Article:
- Hazell Bros
- Seaforth Civil
- Civil Mining and Construction (CMC)
- Hall Contracting
- JF Hull
- Joe Wagner & Sons
- Robar Civil
Working for a Tier 3 Contractor in Australia
While Tier 3 contractors might be smaller in size, they provide an opportunity to take real ownership of the project you are working on. You might be able to take on more significant responsibilities earlier in your career and your achievements are more likely to be recognized and rewarded.
Working at this tier level also means being hands-on and you’ll know everyone on-site so this is ideal for people who want to build connections in the industry.
Tier 3’s smaller teams often foster close-knit, collaborative environments and may also offer more flexible work arrangements and a greater emphasis on work-life balance.
Finally, compared to Tier 1 contractors, smaller contractors have less red tape which means decisions are made quickly.
Career progression through the tiers
Moving from a Tier 3 construction company to a Tier 1 construction company can be a challenging but achievable career progression for many professionals in the construction industry. It’s important to understand that the process may require time, effort, and a strategic approach.
Positions at Tier 1 contractors are highly competitive and sometimes require candidates to take a step back in their career progression and apply for a more junior or entry-level role.
If you have recently arrived in Australia and you have no local experience, you should consider applying for a job with Tier 2 or Tier 3 Contractors to get your foot in the door. You will have increased chances of landing a job as there will be fewer applicants.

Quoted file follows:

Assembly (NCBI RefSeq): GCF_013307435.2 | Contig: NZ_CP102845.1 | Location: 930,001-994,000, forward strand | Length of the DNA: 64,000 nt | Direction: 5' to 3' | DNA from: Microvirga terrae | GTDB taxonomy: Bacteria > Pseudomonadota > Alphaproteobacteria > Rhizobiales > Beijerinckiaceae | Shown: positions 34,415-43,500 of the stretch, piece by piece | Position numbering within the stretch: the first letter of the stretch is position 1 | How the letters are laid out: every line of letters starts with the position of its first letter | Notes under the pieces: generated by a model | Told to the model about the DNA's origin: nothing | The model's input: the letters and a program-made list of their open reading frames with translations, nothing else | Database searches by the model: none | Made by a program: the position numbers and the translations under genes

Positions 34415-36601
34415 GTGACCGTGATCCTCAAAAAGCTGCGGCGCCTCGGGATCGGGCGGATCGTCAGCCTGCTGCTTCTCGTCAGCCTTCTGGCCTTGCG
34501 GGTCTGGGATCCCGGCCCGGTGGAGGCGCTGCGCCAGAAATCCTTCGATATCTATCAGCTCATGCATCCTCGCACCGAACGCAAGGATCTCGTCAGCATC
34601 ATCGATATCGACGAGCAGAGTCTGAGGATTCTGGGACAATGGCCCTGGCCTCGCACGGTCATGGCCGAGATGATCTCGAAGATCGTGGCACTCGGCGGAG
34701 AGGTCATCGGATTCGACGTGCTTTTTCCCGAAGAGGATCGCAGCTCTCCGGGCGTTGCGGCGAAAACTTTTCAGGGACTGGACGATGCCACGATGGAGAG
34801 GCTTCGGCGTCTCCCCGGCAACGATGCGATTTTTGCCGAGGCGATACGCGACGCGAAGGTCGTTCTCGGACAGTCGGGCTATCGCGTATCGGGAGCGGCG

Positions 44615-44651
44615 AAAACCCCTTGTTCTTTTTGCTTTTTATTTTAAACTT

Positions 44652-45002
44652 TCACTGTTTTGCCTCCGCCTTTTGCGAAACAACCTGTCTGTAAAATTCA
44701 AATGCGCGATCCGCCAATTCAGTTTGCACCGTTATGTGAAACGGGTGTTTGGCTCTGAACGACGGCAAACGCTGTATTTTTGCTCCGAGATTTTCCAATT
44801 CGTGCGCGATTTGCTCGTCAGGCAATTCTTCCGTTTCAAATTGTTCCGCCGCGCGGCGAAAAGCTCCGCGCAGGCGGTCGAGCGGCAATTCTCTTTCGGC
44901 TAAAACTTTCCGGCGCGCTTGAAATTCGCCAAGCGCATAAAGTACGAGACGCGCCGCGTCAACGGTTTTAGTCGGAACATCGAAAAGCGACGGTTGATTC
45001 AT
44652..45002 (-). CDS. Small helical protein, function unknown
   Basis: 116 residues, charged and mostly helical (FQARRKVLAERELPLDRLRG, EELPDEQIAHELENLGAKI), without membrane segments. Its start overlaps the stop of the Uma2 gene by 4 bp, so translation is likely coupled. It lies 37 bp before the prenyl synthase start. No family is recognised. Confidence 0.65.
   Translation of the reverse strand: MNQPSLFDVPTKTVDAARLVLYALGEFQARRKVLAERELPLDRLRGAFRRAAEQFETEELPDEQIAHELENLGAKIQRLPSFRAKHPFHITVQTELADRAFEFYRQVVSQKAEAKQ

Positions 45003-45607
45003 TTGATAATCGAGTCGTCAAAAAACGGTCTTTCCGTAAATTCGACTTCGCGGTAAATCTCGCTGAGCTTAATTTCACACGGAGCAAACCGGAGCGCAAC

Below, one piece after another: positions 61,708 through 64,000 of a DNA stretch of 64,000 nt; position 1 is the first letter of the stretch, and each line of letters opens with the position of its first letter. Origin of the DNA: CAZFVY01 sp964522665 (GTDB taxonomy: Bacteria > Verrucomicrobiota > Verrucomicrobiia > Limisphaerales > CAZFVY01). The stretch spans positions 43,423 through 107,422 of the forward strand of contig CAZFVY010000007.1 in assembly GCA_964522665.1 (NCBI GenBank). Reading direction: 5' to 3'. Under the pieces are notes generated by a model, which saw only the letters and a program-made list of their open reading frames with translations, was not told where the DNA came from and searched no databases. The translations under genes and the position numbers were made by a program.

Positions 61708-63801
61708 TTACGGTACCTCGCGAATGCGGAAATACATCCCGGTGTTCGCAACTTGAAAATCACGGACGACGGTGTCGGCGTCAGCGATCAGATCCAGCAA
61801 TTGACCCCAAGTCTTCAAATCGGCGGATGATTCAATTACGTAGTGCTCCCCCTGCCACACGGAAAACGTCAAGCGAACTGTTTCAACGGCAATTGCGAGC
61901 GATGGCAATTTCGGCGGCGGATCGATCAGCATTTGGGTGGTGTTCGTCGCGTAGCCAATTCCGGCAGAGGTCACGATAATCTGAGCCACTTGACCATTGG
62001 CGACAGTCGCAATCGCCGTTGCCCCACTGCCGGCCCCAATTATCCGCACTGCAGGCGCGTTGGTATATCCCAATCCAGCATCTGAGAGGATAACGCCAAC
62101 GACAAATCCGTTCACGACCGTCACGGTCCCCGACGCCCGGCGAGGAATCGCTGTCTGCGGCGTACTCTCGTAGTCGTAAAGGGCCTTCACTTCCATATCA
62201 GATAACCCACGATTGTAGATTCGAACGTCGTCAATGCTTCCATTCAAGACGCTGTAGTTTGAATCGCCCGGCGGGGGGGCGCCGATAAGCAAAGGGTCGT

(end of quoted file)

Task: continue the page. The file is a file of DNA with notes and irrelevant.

Source: RSM International
At ConsultANZ our Clients range from smaller, highly specialist companies to large, international contractors. Many of our clients go to great lengths to secure top talent, offering great pay, flexible working conditions, relocation packages and career progression options. We are confident these hiring trends will continue in the near future.
To make the most of the exceptional employment market, ask yourself the following questions:
✔️ What are my career goals for 2023/24?
✔️ Is my current job fulfilling?
✔️ Could another job help me advance my career?
✔️ Have I explored the opportunities that exist in the current employment market?
✔️ Could I earn more in the same role but with a different employer?
✔️ Am I ready for a change?
If you are ready to take your career to the next level, you can view our current vacancies here. Alternatively, contact our Recruiters on LinkedIn to schedule a confidential chat.
Please note that we receive a high number of applications from international Candidates. As a result, we are unable to provide feedback to each applicant. If you haven’t received a phone call from us within two weeks of submitting your CV, please accept your application was unsuccessful.